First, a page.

Colored lights. Little, not big, though now that no one has them anymore, big will work in a retro kind of way, but still not on the tree. Solid lights too; the option to have them spaz about is nice, but I need them to occasionally stay put.
Garland, preferably gold. Definitely not silver. The tinsel can be silver, but not clumped. Strands for accent. Although it’s a moot point when cats are around, because the last thing I need is to be mocked by sparkly kitty litter.
An angel for the top, although since my family’s low-budget angel of yore disappeared, I don’t really care if the topper is a star, and I’d definitely rather a star than a garish big angel. But I still miss our old angel, which was little and had like a plastic doll head and sporadic yellow hair and a cardboard body.
Ornaments should be meaningful. Random balls and the like are all right as filler, but I want my tree bursting with nostalgia. Perfect example: my brother Robb made I think in nursery school (Robb?) this HUGE monstrosity of a paper “dove,” complete with I believe glitter, his name, and–as with any self-respecting homemade ornament–pipe cleaners. I hated it at the time because I think I was probably in a phase where I was trying to be cool, but that is the kind of ornament I appreciate now. Probably in part because when my parents got married they had no money but my mom was an art major, and she painted approximately one billion wooden ornaments. So even our filler ornaments were meaningful.
Little bows, candy canes, pine cones, those are also things that go on the Christmas tree. They are cute and fun, but tie the tree together, giving it a cohesive look despite the paper dove and awkward class-picture ornaments.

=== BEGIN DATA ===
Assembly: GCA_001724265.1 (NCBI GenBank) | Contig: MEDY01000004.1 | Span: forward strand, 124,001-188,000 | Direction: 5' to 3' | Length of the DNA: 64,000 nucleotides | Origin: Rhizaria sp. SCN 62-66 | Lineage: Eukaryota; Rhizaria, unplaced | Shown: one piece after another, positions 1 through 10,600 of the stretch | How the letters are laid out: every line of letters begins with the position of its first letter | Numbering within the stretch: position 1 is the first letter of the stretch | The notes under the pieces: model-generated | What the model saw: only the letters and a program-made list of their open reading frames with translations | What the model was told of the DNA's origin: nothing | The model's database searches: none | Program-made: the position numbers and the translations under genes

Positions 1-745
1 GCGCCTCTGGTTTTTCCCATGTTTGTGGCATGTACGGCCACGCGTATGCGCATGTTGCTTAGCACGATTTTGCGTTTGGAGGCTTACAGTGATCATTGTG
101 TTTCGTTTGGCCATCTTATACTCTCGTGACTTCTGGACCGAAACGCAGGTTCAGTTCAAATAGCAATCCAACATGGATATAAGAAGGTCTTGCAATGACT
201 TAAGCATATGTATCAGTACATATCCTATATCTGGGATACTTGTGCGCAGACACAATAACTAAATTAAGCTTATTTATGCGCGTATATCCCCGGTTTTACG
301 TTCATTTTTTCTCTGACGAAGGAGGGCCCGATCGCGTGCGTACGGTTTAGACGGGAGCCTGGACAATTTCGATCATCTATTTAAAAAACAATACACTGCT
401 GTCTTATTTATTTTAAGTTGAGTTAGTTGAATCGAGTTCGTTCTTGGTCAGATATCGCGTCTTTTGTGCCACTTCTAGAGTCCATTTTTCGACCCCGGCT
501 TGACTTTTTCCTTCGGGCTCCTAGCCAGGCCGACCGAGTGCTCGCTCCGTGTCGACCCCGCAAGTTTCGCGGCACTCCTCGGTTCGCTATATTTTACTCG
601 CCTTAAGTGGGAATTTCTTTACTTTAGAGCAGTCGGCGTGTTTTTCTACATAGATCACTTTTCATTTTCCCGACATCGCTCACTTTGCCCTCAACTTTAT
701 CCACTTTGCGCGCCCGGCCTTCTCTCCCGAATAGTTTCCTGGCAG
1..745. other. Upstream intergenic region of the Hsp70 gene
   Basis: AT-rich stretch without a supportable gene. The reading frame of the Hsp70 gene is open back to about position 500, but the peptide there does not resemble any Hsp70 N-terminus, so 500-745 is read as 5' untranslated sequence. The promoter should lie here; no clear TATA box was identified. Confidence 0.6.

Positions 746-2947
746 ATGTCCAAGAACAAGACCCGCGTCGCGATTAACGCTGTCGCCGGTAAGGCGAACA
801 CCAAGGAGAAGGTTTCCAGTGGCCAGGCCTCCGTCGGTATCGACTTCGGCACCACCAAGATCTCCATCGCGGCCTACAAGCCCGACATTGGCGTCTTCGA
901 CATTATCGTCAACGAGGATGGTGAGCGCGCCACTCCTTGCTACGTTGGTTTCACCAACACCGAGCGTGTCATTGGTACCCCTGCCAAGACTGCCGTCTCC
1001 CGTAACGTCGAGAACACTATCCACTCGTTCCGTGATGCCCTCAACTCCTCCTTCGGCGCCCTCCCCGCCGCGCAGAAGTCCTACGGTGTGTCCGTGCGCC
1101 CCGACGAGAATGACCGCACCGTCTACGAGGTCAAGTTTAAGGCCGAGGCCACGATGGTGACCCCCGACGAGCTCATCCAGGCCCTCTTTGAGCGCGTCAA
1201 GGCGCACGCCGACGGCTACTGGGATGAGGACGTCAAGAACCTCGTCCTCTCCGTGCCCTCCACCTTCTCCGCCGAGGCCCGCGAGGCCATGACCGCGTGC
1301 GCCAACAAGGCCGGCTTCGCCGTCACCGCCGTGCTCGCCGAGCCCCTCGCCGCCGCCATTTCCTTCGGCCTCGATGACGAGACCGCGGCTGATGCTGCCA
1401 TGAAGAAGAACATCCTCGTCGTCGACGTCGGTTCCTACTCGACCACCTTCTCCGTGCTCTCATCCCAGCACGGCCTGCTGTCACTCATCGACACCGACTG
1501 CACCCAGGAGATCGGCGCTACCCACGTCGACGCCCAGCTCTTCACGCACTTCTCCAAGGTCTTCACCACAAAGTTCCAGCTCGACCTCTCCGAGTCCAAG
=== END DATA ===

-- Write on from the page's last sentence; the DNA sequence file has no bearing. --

That is my tree.
That was not Shannon’s tree.
It was Christmas 2001, and Shannon and I were living in an apartment in evil Plainview. The apartment was nice and big, if a bit cold and dungeon-y. And Shannon is excellent at decorating, so the place looked really pretty. Basically, I didn’t care what she did to the apartment, because she always made it work, and I got used to not *assuming* that things were what they seemed, like that a spice rack would hold spices or that a teapot would be for making tea. The rule is as I discovered, that if something has Disney characters on it and can break, or if it has shamrocks on it and can break, or if it is old-looking (“antique”), or if it is a pillow, you may not use it for its apparent purpose. But it is all very pretty.
So when Shannon told me that she intended to put beautiful bows on our tree, I was a bit taken aback that something inside me felt resistance. I quickly dismissed that resistance though, because it was Shannon! She knew how to make glittery snowflakes out of cardboard and magnets out of looseleaf! Mad skills. Carry on. And I’d seen strands of ribbon flowing down the fancy trees at Hick’s Nursery; it was pretty. I felt very mature as I headed home to put up ornaments on the tree that Shannon was setting up with the basics (i.e., lights, garland, and now apparently, pretty delicate bows). Rock on.
I burst inside, happy to see that Shannon and her ubiquitous pajamas had been joined by her sister Devon and Bert. Bert being our friend and not our sister. (Usually.)
“HELLO EVERYONE HOW ARE YOU AND HOLY GOD WHAT IS THAT ON THE CHRISTMAS TREE?!?!”
Okay, these were not the unobtrusive ribbons my brain had imagined. These were big bows with huge red ribbons creeping like spider legs all over MY CHRISTMAS TREE.
The next half hour can be summed up in the following:
“THIS IS HOW INTERIOR DESIGN WORKS!”
“YOU CAN’T EVEN SEE THE TREE!”
RIP! Shannon tears the bows off the tree, and in the process…
…SMASH! Goes an ornament!
STOMP! Goes Shannon into her room!
SLAM! Goes her door!
SIGH! Goes Bert, obviously wondering why he hangs out with women in the first place, as he goes to Shannon’s room to calm her down.
I sat out there with Devon, nervously giggling but feeling immediately like, “What a weird fight.” You know how sometimes crap’s going on, but there is the part of you that is like, “Well this is kind of funny!” but you can’t just go with that aspect of it, because in the meantime, people are crying.
So of course since I couldn’t laugh, I started to cry too, wailing to Devon about how I just wanted it to feel like Christmas, and I wasn’t expecting the Spider-Bows.
Of course, Shannon and I made up and “bows” is now like “Pictionary” on “Friends,” like “Ha ha, WATCH OUT!” But you know, as absurd as the argument was on a surface sense, how many people have had their own versions of Spider-Bow angst? Share your stories!